Visual Firewall: Real-time Network Security Monitor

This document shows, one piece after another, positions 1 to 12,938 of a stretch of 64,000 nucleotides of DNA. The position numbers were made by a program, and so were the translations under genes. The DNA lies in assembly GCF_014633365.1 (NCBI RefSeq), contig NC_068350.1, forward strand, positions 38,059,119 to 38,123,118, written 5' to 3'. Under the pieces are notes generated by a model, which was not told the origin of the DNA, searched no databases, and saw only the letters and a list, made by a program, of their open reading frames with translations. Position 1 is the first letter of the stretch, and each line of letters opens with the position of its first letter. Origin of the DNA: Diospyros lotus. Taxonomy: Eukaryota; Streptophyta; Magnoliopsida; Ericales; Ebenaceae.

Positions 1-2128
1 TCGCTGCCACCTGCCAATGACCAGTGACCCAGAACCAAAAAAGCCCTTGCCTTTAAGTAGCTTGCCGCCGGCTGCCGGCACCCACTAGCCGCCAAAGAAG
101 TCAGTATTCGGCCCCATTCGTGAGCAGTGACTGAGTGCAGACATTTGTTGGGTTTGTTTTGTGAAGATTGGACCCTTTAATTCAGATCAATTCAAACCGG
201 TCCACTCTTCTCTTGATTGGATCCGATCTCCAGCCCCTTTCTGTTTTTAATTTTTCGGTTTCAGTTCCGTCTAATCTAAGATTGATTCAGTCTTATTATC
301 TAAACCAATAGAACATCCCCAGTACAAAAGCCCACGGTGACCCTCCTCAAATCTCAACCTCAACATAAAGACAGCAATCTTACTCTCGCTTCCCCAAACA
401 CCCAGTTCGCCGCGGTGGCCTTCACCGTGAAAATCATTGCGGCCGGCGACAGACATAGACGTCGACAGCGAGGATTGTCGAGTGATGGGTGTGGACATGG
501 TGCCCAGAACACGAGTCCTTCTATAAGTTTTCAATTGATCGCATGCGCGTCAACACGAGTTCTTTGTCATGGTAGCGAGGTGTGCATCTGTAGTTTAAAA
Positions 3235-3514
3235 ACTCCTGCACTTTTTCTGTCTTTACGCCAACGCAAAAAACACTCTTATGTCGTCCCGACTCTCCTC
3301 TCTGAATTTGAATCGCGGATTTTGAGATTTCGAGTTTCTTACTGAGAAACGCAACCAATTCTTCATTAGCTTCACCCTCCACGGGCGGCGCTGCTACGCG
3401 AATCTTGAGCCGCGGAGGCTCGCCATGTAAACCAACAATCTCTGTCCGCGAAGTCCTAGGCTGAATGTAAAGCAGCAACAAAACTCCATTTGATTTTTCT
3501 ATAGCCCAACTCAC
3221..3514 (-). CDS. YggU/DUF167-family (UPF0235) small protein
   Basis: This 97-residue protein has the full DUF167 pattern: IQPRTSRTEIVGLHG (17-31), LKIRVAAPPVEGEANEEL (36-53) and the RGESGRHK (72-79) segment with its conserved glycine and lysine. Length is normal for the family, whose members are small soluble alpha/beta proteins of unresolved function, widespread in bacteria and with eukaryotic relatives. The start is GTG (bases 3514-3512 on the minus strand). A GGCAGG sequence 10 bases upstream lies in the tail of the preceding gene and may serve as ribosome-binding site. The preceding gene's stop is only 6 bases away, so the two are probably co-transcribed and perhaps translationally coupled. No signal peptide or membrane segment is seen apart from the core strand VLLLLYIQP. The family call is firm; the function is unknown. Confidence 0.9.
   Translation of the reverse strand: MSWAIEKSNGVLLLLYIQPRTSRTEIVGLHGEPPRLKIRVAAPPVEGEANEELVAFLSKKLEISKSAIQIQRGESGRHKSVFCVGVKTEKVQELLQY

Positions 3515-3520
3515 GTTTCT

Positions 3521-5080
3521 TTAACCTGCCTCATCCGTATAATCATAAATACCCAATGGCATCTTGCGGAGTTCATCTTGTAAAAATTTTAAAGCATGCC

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1 Visual Firewall: Real-time Network Security Monitor Chris P. Lee Georgia Tech CSC Jason Trost Georgia Tech CS Dept Nicholas Gibbs Georgia Tech CS Dept Raheem Beyah Georgia Tech CSC John A. Copeland Georgia Tech CSC ABSTRACT Networked systems still suffer from poor firewall configuration and monitoring. VisualFirewall seeks to aid in the configuration of firewalls and monitoring of networks by providing four simultaneous views that display varying levels of detail and time-scales as well as correctly visualizing firewall reactions to individual packets. The four implemented views: Real-Time Traffic, Visual Signature, Statistics, and IDS Alarm, provide the levels of detail and temporality that system administrators need to properly monitor their systems in a passive or an active manner. We have visualized several attacks, and we feel that even individuals unfamiliar with networking concepts can quickly distinguish between benign and malignant traffic patterns with a minimal amount of introduction. CR Categories: C.2.0 [Computer-Communication Networks]: General Security and Protection; H.3.1 [Information Storage and Retrieval]: Content Analysis and Indexing Abstracting methods; H.5.2 [Information Interfaces and Presentation]: User Interfaces; I.3.8 [Computer Graphics]: Applications Keywords: Network security, information visualization, user interfaces, firewall configuration, snort monitoring 1 INTRODUCTION Network security has long been a concern of businesses as well as government agencies, which need to protect their intellectual property and sensitive information. The recent growth of computer attacks in the last decade has become more of a public concern, given the mass media reporting of worms, viruses, and spam. Furthermore, network security has become a greater concern to the average person due to the impact of such attacks which generate large amounts of traffic (e.g., the Slammer and Blaster worms, Melissa virus, etc.). Unfortunately, the current measures for securing networks fall short. Software patches are often never installed, installed late, or in some cases, take longer to download than the average survival time. SANS states that the current average survival time of an unpatched Windows XP box is 23 minutes [2]. The increase in this figure from the 15 minutes estimated a few months ago is due to Internet Service Providers (ISPs) starting to block activities on certain ports. Although virus scanners use heuristics to detect viruses similar to those which are already known, polymorphism may allow malicious code to elude detection. Our interviews with security specialists at Georgia Tech s Office of Information Technology confirm that firewalls commonly suffer from misconfiguration that often result in system compromises. Lastly, intrusion detection systems (IDSs) produce massive amounts of noise, require a large amount of complex configuration, and produce logs that are difficult to interpret, delaying any proactive response. System logs are vital to the ability of a system administrator to assess the security of their networks. Logs contain information such as system accesses, IDS alarms, and summaries of network activity. Administrators must then read the logs, find any events that may pose a security risk, and finally perform the necessary tasks to correct the situation. The shear volume of logs can quickly overwhelm the limited resources of the security staff. To process the logs, administrators need to read several thousand lines of terse messages that each take expertise to understand. Furthermore, high-level problems can be easily overlooked by focusing too much on the details of each log entry. Since logs are often processed at regular intervals, if at all, attacks can be completed before the system administrator has a chance to stop them. For this reason, a real-time system is needed to augment the return on investment of reading log files. Ideally, this real-time system should allow administrators to assess the overall state of their networks at a glance. System administrators and home users need tools to help them understand the state of their networks. Users need to be able to distinguish normal traffic from abnormal traffic and be able to filter through a large amount of IDS alarms. VisualFirewall aims to be the next innovation in visualization by presenting multiple views of the network state onto a single screen, which combine parallel comparisons along with various time-scales and network aspects. In Section 1.1 of this paper, we describe the current state of network monitoring. The motivation for VisualFirewall and the implemented views are outlined in Section 2. The system architecture and design documentation are presented in Section 3. In Section 4, several attacks scenarios are analyzed. The conclusion of the paper is in Section 5, and an outline of future plans are in Section Related Work Our work is unique from other security visualization tools in a number of ways. Our tool is one of the few that uses both firewall data and IDS alarm data. Most other visualizations use either raw packet dumps or IDS alert logs. Our visualization also utilizes network data to provide simultaneous representations of relevant information. This design allows users to see multiple representations of the network state, and makes attacking this visualization tool more difficult. The following are some visualization tools related to our work. VISUAL [3] uses a data source of only packet traces, specifically preprocessed PCAP files. The tool can be used for forensic analysis of packet data for a subnet consisting of less than 1000 hosts. Port scans and ping scans are easily recognizable as long as there is not a lot of other irrelevant traffic. This system is good for delineating general communication patterns, but not necessarily malicious activity, because it does not use any system logs or IDS alarms. Conti s [4] tool is used for real-time monitoring of network traffic. It uses parallel coordinate plots to show traffic patterns between various hosts on a network. This tool is designed to